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Monday, 20 April 2009

Sicily: Contrasts at a Meditteranean crossroads

Another interesting pressie about my magnificent island..
GIOVANNA DELL'ORTO writes For The Associated Press

MONREALE, Italy—I am inside one of the most glittering monuments to Christianity—the mosaic-filled cathedral of Monreale - talking to a conservator, whose apron is covered in Arabic script, about President Obama.
As our chat about possible new American policies in the Middle East interrupts his excruciatingly slow restoration of the Duomo's 900-year-old floor mosaic, I can't help thinking, only in Sicily.
Throughout its 2.5 millennia of history, this jarringly gorgeous Mediterranean island has been at the crossroads of drastically different cultures. Miraculously, it has managed to fuse those contrasts in a peaceful dialogue. The fruits of that fusion make Sicily one of the most intriguing regions of Europe.

Twice over the last decade, I have done weeklong tours of the island, marveling at everything from Catholic chapels bejeweled by Muslim artists to the everyday heroism of anti-Mafia businesses. A visit to Sicily is a study in the unexpected fusion of times and cultures. And these are a few of my favorite pairings:
MULTICULTURAL DEVOTIONS: Bleary-eyed from the overnight ferry that took me from Naples to Palermo, Sicily's capital, I made a beeline for the Cappella Palatina, the chapel built in the early 1100s by the Norman king in his palace complex. At 8:30 a.m., I had it for myself for a blissful few minutes before the tourist buses arrived, enough to be transported by the glitters of gold chasing each other from the wall mosaics into the painted kaleidoscope that is the carved wooden ceiling.

Under the patronage of Sicily's first Catholic king, Muslim artists executed the ceiling, complete with Kufic inscriptions, while Greek artists created mosaics representing Christ and New Testament scenes in the Byzantine tradition. Straight from the era of the crusades comes the most dazzling artistic and cultural synthesis of the medieval Mediterranean world. Nobody knows exactly how this harmony came about, but it's both inspiring and humbling to feel they had figured out a way to live symbiotically despite differences we are still struggling with 900 years later.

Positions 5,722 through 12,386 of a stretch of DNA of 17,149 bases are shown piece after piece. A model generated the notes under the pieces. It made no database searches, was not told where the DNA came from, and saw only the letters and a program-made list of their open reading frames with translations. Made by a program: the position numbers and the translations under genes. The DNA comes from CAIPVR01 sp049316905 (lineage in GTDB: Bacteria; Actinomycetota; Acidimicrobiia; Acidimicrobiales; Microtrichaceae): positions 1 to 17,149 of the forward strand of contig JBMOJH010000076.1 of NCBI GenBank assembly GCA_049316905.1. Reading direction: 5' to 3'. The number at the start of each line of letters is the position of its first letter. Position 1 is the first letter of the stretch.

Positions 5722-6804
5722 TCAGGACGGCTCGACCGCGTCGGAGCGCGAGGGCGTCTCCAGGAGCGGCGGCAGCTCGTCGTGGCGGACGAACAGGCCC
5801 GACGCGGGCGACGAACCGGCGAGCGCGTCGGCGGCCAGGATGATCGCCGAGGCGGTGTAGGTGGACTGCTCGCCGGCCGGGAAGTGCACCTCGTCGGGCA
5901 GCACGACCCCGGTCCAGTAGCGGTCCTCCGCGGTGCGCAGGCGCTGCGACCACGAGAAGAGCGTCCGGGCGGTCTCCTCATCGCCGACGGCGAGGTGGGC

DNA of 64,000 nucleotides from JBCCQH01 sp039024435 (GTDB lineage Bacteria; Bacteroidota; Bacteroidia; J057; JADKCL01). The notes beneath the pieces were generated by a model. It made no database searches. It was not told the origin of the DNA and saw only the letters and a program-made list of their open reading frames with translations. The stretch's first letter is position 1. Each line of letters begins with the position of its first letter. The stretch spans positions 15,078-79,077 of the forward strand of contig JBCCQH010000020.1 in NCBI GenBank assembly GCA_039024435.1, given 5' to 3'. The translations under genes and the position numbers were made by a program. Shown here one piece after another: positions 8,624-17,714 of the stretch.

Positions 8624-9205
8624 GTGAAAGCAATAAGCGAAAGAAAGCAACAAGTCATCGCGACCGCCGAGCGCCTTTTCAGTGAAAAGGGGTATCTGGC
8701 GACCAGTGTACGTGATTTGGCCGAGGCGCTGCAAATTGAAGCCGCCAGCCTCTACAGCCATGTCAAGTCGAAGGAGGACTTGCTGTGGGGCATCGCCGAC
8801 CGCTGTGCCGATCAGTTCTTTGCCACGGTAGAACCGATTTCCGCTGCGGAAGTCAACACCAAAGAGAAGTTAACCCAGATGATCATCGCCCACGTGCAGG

Other can't-miss glories of the Palermo area from the time of the Normans are the fortress-looking churches that hide eerily realistic golden mosaics: The Monreale Duomo, perched high on a barren, prickly-pear studded mountain; the Martorana church in Palermo, across from the mosque-looking, red-domed church of San Cataldo; and the Cathedral at Cefalu, standing sentinel over the medieval fishing village.

ANTIQUITY ALIVE: Ancient Greek colonizers snapped up the best vistas in Sicily. I can't decide if the most scenic archeological site in the Mediterranean is Segesta in its splendid valley isolation among pines and honey-scented wildflowers; Selinunte, framed by eucalypti on its Africa-facing sandy shores; the Taormina theater opening over the sea and the volcano, Mount Etna; or Agrigento's Valley of Temples, by sheer size the most stunning of them all. I like the latter best in the late afternoon, when the wind-eroded stone of its two best-preserved 450 B.C. Greek temples - the nearly intact Tempio della Concordia and the Tempio di Giunone up the ridge - turn strawberry gold in the dusk and then are floodlit among the dark silhouettes of olive trees and agave plants.

Much criticism has been aimed at the ugly concrete buildings from modern Agrigento looming over the next hillcrest, but I find the contrast can't possibly spoil this view. At most, I find it shames our modern cookie-cutter architecture juxtaposed to the hushed, solemn perfection of these temples.

REVITALIZING HIDDEN TREASURES: If Sicilians 2,500 years ago stunned by vistas, those who built palaces and piazzas in the Baroque era astonished by intricacies. Noto, Ragusa Ibla and my favorite, the Ortigia island neighborhood of Siracusa, are full of churches and palaces exuberantly carved with mythical figures and floral arrangements. Once literally crumbling in decay, they have been scrubbed to a shine like aristocratic drawing rooms. Subtler and more sumptuous at the same time are the palaces of the Sicilian nobility, those haunted by Burt Lancaster in the 1963 film "The Leopard."

Take two palaces where you can arrange to stay: The countryside villa of Baron Luigi Bordonaro di Chiaramonte, built in the 13th century inland from Agrigento, and the gorgeously frescoed Palazzo Ajutamicristo of the Barons Calefati di Canalotti in Palermo's historic center. Both young owners are gambling that tourism will help their historical treasures stay vital.
Maria Calefati said hers is one of five or six families who are staying in their ancestral palaces, revitalizing the still dangerously neglected core of Palermo. Bordonaro says of the villa and surrounding olive groves that have been in his family for 300 years: "It's my home, it's my commitment."

ATTRACTIONS: Most attractions listed have an admission fee, usually between $5-9 (4-7 euros). A car is necessary as distances are considerable; it's about 250 miles from Noto in the southeast to Segesta in the northwest. But don't drive in downtown Palermo, where congestion, scarce parking and the local driving style are difficult to cope with.

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